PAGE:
Creating $7-Figure “SYSTEMS” In Your Practice
That sounds like an MBA mouthful…but it’s essential for you to understand “Systems” fully
if you’re going to truly succeed in real estate. That’s because…if you don’t have systems running in your practice, you ARE the systems…
So what is a “System?”
A business – any business – is more than just the people involved. A business is really a product or service and documented “ways of doing things” that brings about a consistent, predictable RESULT for its client and you (the owner).
And these documented “ways of doing things” are called SYSTEMS. Ultimately, your business is just a large system of smaller systems all working together to bring a consistent, predictable…and desired result.
What are a few examples of systems for real estate?
How you manage a listing can be a system (your listing checklist: signage, entering the home into MLS, listing brochures, info tubes, hotlines, advertising, client updates and feedback, etc.) – all the ways you get a reliable, consistent result every time.
Ways you prospect for clients can be a system (your “Sales Generation Systems™”) – ads, farming, prospecting off your listings, web marketing, etc. – to bring you a steady stream of business. How you handle buyers – from qualifying to closing – can be a system.
Why are “systems” so important to your business?
We all want consistency in our lives. As humans we crave it for security. But “systems” are even more important to the successful operation of your business.
“Systems” help to create reliability in the way your business operates – whether it’s prospecting and marketing systems that produce reliable client flow…”product and service” systems that deliver excellence for each and every client…or even follow-up systems that build your Personal Market Share™ and boost your referrals, word of mouth and repeat business (as you’re learning here).
See…your goal is to have a business that is more reliant on “systems” than “people.” Why? Because people come with all kinds of quirks and inconsistencies: work skills, personality flaws, unreliability, etc.
But “systems” are Steady as the Rock of Gibraltar
That’s also why…when your business is organized around “systems,” you not only get your freedom back (you get a life!), but your business begins to run like the smooth movement of a Swiss Watch – with or without “you” involved.
And there’s one more thing…
Residual Value™ is the value of your business without “YOU” attached to it.
Having a “systems dependent” business achieves Residual Value™…it makes your business have a value in and of itself – not dependent on you.
And an intrinsic Residual Value™ to your business means it has a greater value if it’s sold. Have you ever heard of a real estate practice being sold?
Not very often. Why? Because most agents operate businesses wholly reliant on their personal involvement. When they leave, the business leaves.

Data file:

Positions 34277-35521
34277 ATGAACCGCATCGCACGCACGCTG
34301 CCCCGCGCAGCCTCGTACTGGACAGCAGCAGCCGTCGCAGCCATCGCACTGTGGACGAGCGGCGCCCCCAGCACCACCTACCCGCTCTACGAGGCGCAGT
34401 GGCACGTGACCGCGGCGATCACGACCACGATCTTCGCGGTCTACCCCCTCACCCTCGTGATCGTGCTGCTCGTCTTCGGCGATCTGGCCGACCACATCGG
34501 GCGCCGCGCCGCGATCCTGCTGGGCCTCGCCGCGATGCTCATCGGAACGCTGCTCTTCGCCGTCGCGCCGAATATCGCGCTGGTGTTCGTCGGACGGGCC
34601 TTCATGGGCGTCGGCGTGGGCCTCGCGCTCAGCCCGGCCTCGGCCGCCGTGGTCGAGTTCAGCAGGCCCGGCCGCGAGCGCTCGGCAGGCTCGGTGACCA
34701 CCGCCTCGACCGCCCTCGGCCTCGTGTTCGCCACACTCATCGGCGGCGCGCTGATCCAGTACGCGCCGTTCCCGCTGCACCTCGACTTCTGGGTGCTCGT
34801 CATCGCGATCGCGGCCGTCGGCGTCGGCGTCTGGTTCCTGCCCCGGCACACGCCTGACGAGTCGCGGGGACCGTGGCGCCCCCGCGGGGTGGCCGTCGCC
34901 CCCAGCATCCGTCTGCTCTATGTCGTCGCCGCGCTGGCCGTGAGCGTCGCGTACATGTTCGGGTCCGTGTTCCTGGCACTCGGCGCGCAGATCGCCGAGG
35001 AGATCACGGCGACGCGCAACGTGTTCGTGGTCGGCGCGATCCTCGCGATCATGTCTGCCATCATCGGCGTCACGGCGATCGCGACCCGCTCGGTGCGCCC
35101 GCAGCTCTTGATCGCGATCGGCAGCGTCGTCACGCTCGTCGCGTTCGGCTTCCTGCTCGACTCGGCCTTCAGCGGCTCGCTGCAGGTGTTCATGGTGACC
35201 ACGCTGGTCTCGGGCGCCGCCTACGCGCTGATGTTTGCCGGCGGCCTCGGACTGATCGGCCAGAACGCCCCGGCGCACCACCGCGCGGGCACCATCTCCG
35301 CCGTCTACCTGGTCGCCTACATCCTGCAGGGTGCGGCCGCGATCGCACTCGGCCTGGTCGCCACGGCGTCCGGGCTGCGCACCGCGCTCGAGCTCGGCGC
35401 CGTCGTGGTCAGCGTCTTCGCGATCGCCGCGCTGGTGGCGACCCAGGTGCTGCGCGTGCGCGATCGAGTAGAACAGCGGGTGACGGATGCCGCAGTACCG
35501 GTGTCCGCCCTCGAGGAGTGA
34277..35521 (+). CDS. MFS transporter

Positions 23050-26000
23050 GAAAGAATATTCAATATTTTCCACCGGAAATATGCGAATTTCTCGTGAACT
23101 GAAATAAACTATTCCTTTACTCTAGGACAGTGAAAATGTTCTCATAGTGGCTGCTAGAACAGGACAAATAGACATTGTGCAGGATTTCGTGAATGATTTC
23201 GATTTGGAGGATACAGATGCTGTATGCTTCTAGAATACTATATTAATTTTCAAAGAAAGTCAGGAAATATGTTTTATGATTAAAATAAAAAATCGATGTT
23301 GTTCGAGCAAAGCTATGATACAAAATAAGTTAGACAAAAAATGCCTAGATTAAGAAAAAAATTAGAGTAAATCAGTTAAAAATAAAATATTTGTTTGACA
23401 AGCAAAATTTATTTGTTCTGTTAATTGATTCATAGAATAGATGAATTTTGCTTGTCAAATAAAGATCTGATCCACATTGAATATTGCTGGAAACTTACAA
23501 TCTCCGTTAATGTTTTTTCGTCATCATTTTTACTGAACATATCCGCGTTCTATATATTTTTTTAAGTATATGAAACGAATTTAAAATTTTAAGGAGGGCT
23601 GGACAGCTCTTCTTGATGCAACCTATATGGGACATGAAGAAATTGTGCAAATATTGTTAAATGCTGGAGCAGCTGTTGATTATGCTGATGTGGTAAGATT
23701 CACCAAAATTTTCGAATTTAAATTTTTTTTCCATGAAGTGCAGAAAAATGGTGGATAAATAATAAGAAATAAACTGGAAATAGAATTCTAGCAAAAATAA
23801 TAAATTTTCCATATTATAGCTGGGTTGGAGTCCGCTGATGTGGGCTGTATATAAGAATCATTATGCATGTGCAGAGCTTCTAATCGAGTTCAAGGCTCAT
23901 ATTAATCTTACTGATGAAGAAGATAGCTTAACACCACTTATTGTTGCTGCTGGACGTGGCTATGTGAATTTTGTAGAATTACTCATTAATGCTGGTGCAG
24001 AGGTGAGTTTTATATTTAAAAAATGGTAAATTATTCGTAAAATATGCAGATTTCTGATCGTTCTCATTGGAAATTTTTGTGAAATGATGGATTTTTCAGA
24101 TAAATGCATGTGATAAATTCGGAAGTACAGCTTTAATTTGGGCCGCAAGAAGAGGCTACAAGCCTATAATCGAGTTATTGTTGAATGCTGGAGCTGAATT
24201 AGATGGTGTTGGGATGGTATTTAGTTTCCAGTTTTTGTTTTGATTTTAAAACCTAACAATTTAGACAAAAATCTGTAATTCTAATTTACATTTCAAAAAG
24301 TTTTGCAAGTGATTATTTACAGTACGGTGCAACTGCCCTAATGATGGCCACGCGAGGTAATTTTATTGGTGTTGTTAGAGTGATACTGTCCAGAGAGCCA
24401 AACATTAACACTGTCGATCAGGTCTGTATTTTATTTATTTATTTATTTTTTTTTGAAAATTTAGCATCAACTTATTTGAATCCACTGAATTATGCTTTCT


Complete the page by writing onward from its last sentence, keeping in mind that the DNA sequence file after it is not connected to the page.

But agents who build Residual Value™ create businesses with predictability that can actually be sold. Residual Value™ happens by creating and using “systems.”
And here’s even one more reason for systems: Well-run businesses – whether they’re IBM or “Sally Realtor” – are actually quite boring. The less “drama” you can introduce into your business, the more effectively it will work for you.
Systems help minimize the exceptions (i.e. crisis) that cause drama in your business.
How do you create and manage systems in your practice?
Once you understand how systems are created and managed, installing them into your business will be a snap. Oddly enough…the best way to describe how systems are created and managed is to look at the aviation industry.
When you fly on an airliner, do you know that everything on the flight…from pre-flight, through boarding, through engine start, take-off, cruise, descent, approach and landing…is managed through systems?
That’s how you get consistent, predictable results – in this case a safe arrival to your destination. Each of these systems (pre-flight, take-off, etc.) is managed by a CHECKLIST.
The combined checklists (small systems) for all the tasks involved in the flight comprise the overall SYSTEM. Makes sense, doesn’t it?
And Your Practice Works the Very Same Way
I’ve built 4 multi-million dollar companies, and I have used the very same “systems structure” with each business. I’ve never seen it fail for anyone who learns and uses it.
I’ll give you the skills and a simple structure to create your own systems, but because every business is different, it’s up to you to customize the systems to your unique business.
There are 2 types of systems you have in your practice:
TASK Systems and TIME Systems
First: TASK systems are used to accomplish some type of operation in your business.
For example…when you take a listing, you would use your “New Listing Systems” checklist (you’ll see more below).
Another example: When you run an ad, your “Ad Systems” would organize and execute the logistics: ad writing, photos, layout, placement, response mechanism, lead pick-up, lead conversion, etc.
Think through the MAJOR TASKS of your business, then create a system (and checklist) for the EXACT way you want the task to be accomplished.
Don’t worry about whether it’s right or wrong – it’s about how YOU want to operate your unique business. Follow along with me, and you’ll understand it thoroughly…
Step #1: Major Tasks
List out the Major Tasks you perform in your business: Your business is really about Listing and Buying, right? So, for listing systems (for example), you want to take out a piece of paper, and write “Listing Systems” at the top.
Then, you create your systems by simply thinking through the logistical (step-by-step) tasks of getting and successfully managing listings in your business.
Here are a few ideas that relate to the listing side of your business (notice how I thought through the listing process chronologically – from prospecting through post-closing)…
- Listing Prospecting System (your marketing plan to get listings – some of these may be “time systems,” but don’t worry about that for now)
- Pre-Listing System
- Listing Presentation System
- New Listing System
- Home Marketing System (sell home + attract buyers and listings)
- Listing Management System
- Offer and Negotiation System
- Escrow System
- Closing System
- Post-Closing System
You can do the same thing for your buyer systems – just think them through chronologically, then we’ll fill in the details in the next steps.
Step #2: Minor Tasks
Take out one piece of paper for each of the Major Tasks you outlined above, and list out ALL of the important tasks that need to be accomplished to execute the task to the standard you demand.
I call these “Minor Tasks” because they are the “Major Tasks” broken down into manageable pieces. For example, your “New Listing System” sheet (#4 from above) might be broken-out to look like…
- Listing agreement signed
- SPDS Complete New Client Welcome Gift
- Title/History Search